The pilot of The A-Team opens with a long series of shots of a quiet little Mexican village. It's a surprising opening for an ’80s action series mostly remembered for the bluster and bombast that covered up an empty, though candy-coated, soul. Fortunately, by the end of the two-hour pilot movie, much of the village has been blown up or riddled with gunfire. Or at the very least, been host to a car chase. The A-Team is the show everybody always said it was.
Still, it’s mildly better than its reputation. Then again, it has a reputation as one of the worst shows ever to become hugely popular, so “better” means competent every few episodes. The A-Team occasionally rises to the level of “fun” in the first season, as the missions the team embarks upon are wildly varied: In the third episode, “Pros And Cons,” the team infiltrates a prison where an illegal fight ring is putting one of B.A. Baracus’ little friends’ brothers in danger. As Baracus, Mr. T—whose negligible acting strengths didn’t run toward delivering dialogue—poses as a deaf-mute. The engaging Dwight Schultz (as "Howling Mad" Murdock) gets an opportunity to act crazy, and the plan comes together in a genuinely compelling way.
These early episodes have their problems—literally every disguise Hannibal (George Peppard) puts on is a stereotypical caricature of some type, and often a racist one, and the series’ consequence-free violence is in full force—but there’s a surprising amount of fun to be had with the show trying to figure out its formula.
And then, about midway through season one, that formula is settled, and whatever promise the show had goes down the drain. At this point, the creators came up with the idea that the team will always be helping someone who’s under siege by bad guys, will always take out the bad guys through an intricate scheme, and will occasionally infiltrate those bad guys. Every episode hits the same beats, and when watched in large chunks on DVD, they all begin to blend together. Is the team taking on mob bosses or proto-terrorists in this episode? It ultimately doesn’t really matter.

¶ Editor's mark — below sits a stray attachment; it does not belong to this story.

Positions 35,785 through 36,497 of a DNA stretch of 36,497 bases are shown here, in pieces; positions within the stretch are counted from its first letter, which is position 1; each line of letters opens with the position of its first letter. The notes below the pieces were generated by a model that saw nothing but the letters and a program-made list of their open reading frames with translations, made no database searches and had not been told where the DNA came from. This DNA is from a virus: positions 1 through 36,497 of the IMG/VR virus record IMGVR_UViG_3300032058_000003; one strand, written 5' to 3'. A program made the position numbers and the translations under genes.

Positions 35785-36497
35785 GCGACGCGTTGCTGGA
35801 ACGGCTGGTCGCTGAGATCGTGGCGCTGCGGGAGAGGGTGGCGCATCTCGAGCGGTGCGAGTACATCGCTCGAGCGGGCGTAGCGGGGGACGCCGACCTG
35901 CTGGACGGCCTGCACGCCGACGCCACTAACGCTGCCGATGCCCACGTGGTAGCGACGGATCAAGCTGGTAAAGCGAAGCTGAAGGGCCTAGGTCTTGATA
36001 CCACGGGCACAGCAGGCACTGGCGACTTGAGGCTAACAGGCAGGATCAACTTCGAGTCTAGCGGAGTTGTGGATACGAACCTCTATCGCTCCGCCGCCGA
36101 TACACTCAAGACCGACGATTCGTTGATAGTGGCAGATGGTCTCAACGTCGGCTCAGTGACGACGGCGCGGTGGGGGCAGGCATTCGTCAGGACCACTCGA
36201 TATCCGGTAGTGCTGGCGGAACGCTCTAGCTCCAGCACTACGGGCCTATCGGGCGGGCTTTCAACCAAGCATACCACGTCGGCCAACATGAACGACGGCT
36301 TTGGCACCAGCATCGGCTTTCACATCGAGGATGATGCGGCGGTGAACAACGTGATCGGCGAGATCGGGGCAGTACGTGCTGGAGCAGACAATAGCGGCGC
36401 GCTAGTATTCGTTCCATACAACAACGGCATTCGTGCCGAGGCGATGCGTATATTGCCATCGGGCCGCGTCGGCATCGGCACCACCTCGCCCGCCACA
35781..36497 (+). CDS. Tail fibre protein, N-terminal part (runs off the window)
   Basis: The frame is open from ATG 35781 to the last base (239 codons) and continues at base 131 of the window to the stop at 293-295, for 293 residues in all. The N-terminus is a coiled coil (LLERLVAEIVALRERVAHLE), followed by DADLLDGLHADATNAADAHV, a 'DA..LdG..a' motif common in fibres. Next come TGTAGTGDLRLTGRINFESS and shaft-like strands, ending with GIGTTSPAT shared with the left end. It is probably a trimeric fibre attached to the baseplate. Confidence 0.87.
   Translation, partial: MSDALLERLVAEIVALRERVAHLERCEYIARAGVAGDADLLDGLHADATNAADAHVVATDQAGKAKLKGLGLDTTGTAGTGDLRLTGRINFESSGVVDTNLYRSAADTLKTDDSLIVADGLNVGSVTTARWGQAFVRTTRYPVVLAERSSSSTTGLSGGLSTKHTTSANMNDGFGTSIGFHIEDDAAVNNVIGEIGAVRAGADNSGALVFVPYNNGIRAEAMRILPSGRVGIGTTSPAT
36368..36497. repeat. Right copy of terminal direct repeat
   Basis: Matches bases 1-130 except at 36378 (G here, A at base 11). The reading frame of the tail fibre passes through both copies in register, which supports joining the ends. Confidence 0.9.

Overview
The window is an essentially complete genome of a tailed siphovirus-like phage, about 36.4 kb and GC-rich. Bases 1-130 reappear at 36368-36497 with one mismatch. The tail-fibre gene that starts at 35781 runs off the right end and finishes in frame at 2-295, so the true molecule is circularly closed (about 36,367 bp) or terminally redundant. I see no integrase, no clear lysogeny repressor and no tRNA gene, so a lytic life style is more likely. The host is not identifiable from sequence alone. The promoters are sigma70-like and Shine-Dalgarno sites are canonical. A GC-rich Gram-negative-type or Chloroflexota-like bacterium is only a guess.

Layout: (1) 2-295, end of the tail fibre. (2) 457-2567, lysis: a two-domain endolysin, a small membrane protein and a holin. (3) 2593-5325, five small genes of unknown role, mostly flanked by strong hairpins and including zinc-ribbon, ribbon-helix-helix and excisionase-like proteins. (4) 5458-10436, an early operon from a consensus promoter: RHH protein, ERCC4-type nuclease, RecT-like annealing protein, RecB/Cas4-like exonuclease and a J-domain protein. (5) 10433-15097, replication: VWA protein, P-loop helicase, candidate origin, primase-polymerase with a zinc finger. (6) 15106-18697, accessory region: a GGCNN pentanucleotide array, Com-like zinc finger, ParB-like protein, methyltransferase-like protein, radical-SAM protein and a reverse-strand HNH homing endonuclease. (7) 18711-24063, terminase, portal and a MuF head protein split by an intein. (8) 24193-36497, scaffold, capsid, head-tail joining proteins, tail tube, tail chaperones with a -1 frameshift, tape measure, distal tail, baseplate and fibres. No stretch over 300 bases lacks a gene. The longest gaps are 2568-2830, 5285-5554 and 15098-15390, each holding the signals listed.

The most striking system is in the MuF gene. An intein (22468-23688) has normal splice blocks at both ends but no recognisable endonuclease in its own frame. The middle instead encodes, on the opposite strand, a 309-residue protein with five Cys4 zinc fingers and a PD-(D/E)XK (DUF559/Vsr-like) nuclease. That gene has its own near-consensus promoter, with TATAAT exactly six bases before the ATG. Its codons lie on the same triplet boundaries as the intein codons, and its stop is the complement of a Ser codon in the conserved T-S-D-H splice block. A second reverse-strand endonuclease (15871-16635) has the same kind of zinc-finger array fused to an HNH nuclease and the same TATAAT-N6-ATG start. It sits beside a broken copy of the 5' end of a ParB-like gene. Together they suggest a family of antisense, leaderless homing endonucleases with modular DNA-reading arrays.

The production values, while good for the time, are mostly laughable by modern-day standards. Every car chase—and there are a lot of them—involves lots of similar shots of Baracus swerving all over, while pursuers slide out of control behind him. A ridiculous number of times, a helicopter gets involved for no apparent reason, and the stunts are all variations on the same two or three things you could do to a car on a TV budget in the ’80s. (And this was one of the bigger-budgeted shows of its time.)
The acting fares better. Peppard and Schultz, at least, try interesting things with their characters before they settle into their preordained roles. As Faceman, Dirk Benedict mostly coasts winningly here, and Mr. T has a weird charisma, even as his acting skills leave something to be desired. The less said about the endless parade of empty-headed actresses the show’s writers tried to integrate into the team (usually poorly), the better.
But there’s something pure in The A-Team that keeps it vaguely watchable all the same, and shows why producers have been trying to remake it since it went off the air. The bleak story at the show’s heart—about military men betrayed by their government—speaks to the anti-government paranoia of the ’80s, and suggests a darker direction the show could have taken with producers who didn’t kowtow so completely to formula. The A-Team is a cartoon, but it wants to be an epic about men wronged by the very government they signed up to defend. Sadly, the show never made anything of that conflict at its heart, and it ended up being the very definition of empty-calorie viewing.
Key features: An enjoyable interview with Stephen J. Cannell about the creation of the show.